Sunday, 25 October 2009

Miss Daisie

Make-up! Will someone please wipe the sand off my nose? She's pointing that camera at me again. The wet sand feels great on my tummy.
It's Sunday morning; time to share a picture of Miss Daisie's cruising life. It was a hot day in the Bahamas when I took this picture. Daisie dug a hole right at the water's edge in the only shady spot she could find. Perfect!

Sunday, 18 October 2009

Mss Daisie

Miss Daisie reporting for duty

Saturday, 17 October 2009

Update, Montserrat is Still Growing!

The people living and working on the island of Montserrat must be very determined folk. Of the almost 12,000 inhabitants on the island before the first of the devastating volcanic eruptions beginning 1995, less than 5,000 remain today. When a choice is presented, it is a special kind of person who chooses to stay and work to rebuild both home and community alongside an unpredictible volcano.

The inhabitants live with ash clouds on and off these days, and boats sailing in the area are warned to stay away from restricted areas when the activity warnings are high, if they want to avoid tiny holes in their sails (or maybe worse?).

This month there are reports of renewed volcanic activity in the Soufriere Hills, thought to be the result of the collapse of the old lava dome. There are new pyroclastic flows and rain has caused more mud flows. The sight of the ash clouds rising to 20,000 ft and blowing towards inhabited areas must be startling.

In late May 2009, we sailed from the anchorage at Little Bay at the northwestern tip of the island, around the top and down the eastern side, past the destroyed Bramble Airport and on to Guadeloupe. For a look back, click on the June 2009 archive. On our visit we enjoyed a tour with Wendy and Jim, Merengue, led by Joe Phillip, our very informative tour guide. From the Observatory outlook, Joe showed us his old home in the now restricted area. For the sake of Joe and his fellow countrymen, let's hope the activity calms down soon.

When I was looking at news from Montserrat this morning I found a site by Dickinson College in PA, Geology of Disasters, Spring 2005. This site has some of the best images of Montserrat both before and after 1995. The view from Plymouth "into the mouth of the volcano" is especially chilling. During the course of their research, this group of students from Dickinson were able to get into restricted areas that we could not see in 2009.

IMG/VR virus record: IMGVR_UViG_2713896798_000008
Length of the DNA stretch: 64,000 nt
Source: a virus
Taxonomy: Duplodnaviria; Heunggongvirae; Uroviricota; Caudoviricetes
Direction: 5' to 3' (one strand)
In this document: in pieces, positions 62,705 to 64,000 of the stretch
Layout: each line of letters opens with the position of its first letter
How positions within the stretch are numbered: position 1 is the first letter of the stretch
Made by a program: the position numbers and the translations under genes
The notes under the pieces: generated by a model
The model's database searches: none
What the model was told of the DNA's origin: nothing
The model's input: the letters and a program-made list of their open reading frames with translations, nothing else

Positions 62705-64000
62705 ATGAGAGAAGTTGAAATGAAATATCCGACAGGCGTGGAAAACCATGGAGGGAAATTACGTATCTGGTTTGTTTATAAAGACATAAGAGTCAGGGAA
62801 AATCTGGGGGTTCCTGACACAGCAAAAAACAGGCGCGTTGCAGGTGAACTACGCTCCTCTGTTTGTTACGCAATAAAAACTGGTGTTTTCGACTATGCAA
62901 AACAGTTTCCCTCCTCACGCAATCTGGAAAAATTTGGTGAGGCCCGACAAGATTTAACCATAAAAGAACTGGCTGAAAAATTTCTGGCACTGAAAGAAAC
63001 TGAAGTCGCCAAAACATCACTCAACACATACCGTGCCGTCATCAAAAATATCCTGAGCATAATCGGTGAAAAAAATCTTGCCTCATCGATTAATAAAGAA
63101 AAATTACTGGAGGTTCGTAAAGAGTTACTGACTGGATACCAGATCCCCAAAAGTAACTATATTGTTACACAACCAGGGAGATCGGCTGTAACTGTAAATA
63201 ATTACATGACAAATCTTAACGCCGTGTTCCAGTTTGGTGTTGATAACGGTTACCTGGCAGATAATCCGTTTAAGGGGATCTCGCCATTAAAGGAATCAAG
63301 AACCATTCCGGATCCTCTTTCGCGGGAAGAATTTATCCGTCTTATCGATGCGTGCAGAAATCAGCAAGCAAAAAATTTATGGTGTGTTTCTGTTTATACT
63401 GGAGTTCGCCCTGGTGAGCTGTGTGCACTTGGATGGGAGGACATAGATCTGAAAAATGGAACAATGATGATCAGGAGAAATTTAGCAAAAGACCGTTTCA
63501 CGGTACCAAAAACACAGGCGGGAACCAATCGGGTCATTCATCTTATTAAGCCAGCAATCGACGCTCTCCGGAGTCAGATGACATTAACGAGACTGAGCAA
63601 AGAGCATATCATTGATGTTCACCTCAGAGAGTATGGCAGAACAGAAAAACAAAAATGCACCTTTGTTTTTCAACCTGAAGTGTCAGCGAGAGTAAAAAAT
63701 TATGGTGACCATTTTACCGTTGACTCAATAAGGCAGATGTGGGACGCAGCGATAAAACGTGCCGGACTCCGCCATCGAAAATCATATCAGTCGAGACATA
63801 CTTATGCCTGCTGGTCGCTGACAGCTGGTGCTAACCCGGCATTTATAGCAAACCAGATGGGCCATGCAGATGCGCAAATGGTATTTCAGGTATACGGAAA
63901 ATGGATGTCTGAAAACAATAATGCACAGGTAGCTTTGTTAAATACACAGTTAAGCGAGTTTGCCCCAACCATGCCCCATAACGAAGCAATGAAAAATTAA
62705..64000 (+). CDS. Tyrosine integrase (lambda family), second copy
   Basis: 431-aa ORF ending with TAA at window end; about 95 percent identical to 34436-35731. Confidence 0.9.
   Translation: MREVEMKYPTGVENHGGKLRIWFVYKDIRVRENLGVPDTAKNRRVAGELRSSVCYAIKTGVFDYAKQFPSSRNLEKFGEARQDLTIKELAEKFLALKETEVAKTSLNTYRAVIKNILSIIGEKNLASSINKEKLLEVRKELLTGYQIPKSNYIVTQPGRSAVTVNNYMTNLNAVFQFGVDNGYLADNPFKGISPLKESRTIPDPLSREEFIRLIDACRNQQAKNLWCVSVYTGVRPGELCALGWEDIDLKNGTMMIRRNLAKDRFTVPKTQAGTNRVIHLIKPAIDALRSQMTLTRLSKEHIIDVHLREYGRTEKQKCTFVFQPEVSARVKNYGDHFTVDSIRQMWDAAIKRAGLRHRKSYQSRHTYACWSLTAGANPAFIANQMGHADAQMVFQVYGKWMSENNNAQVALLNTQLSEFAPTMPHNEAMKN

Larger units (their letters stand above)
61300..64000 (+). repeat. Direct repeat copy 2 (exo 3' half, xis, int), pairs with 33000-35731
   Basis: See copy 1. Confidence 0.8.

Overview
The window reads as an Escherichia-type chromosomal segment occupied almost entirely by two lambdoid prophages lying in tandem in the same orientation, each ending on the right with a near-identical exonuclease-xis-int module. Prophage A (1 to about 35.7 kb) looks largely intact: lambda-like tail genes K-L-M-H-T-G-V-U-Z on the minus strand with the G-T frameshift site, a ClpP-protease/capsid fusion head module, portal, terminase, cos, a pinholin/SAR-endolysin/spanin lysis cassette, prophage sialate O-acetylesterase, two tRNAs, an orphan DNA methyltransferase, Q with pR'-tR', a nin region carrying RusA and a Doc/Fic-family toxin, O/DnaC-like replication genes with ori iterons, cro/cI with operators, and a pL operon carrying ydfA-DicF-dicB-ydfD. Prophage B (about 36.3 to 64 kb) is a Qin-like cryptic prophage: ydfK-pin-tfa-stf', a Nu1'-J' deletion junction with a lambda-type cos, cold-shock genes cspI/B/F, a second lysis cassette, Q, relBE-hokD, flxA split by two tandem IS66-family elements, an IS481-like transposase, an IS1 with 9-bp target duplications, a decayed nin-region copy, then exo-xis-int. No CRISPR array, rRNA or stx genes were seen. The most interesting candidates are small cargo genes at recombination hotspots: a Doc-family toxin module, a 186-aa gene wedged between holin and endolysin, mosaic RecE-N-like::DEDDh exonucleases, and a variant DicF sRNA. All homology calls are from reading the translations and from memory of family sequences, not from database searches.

For reports from the Montserrat Volcano Observatory click here MVO.

Thursday, 15 October 2009

A Trinidad Moment

"Forever Young" was looking forward to getting back in the water after 5 weeks on the hard. On the morning after her scheduled splash, I noticed she was still on her hard stands.  I asked what happened.

A new chainplate was on order from the USA and it had not arrived. A deck mount chainplate is typically used to attach a shroud, forestay or backstay.  Customs regulations in Trinidad state that "Yachts in Transit" can import repair parts duty free. On investigation they found the Customs Office had returned the part because "China Plates" are not repair parts for yachts.

Sunday, 11 October 2009

Miss Daisie

Miss Daisie - "where's he gone, when will he be back?"

First time entering another country by boat. Captain went ashore to check in and left Daisie and crew to look after the boat.

Wednesday, 7 October 2009

A Trinidad Moment

Customer Service is not a right, it’s a privilege.

I went to my favorite Roti Hut for breakfast the other morning. By now I have developed a good relationship with Grace who runs the Roti Hut. Grace was preparing my Sada Roti when a worker from the boat yard barked out his order. Grace slowly looked around to see who was barking, then returned to complete preparing my breakfast. The boatyard worker had quite a long wait for his breakfast.

If you come to Trini thinking you have some right to good customer service, think again. You have to earn good customer service through relationship building.

Sunday, 4 October 2009

Miss Daisie

Miss Daisie the Navigator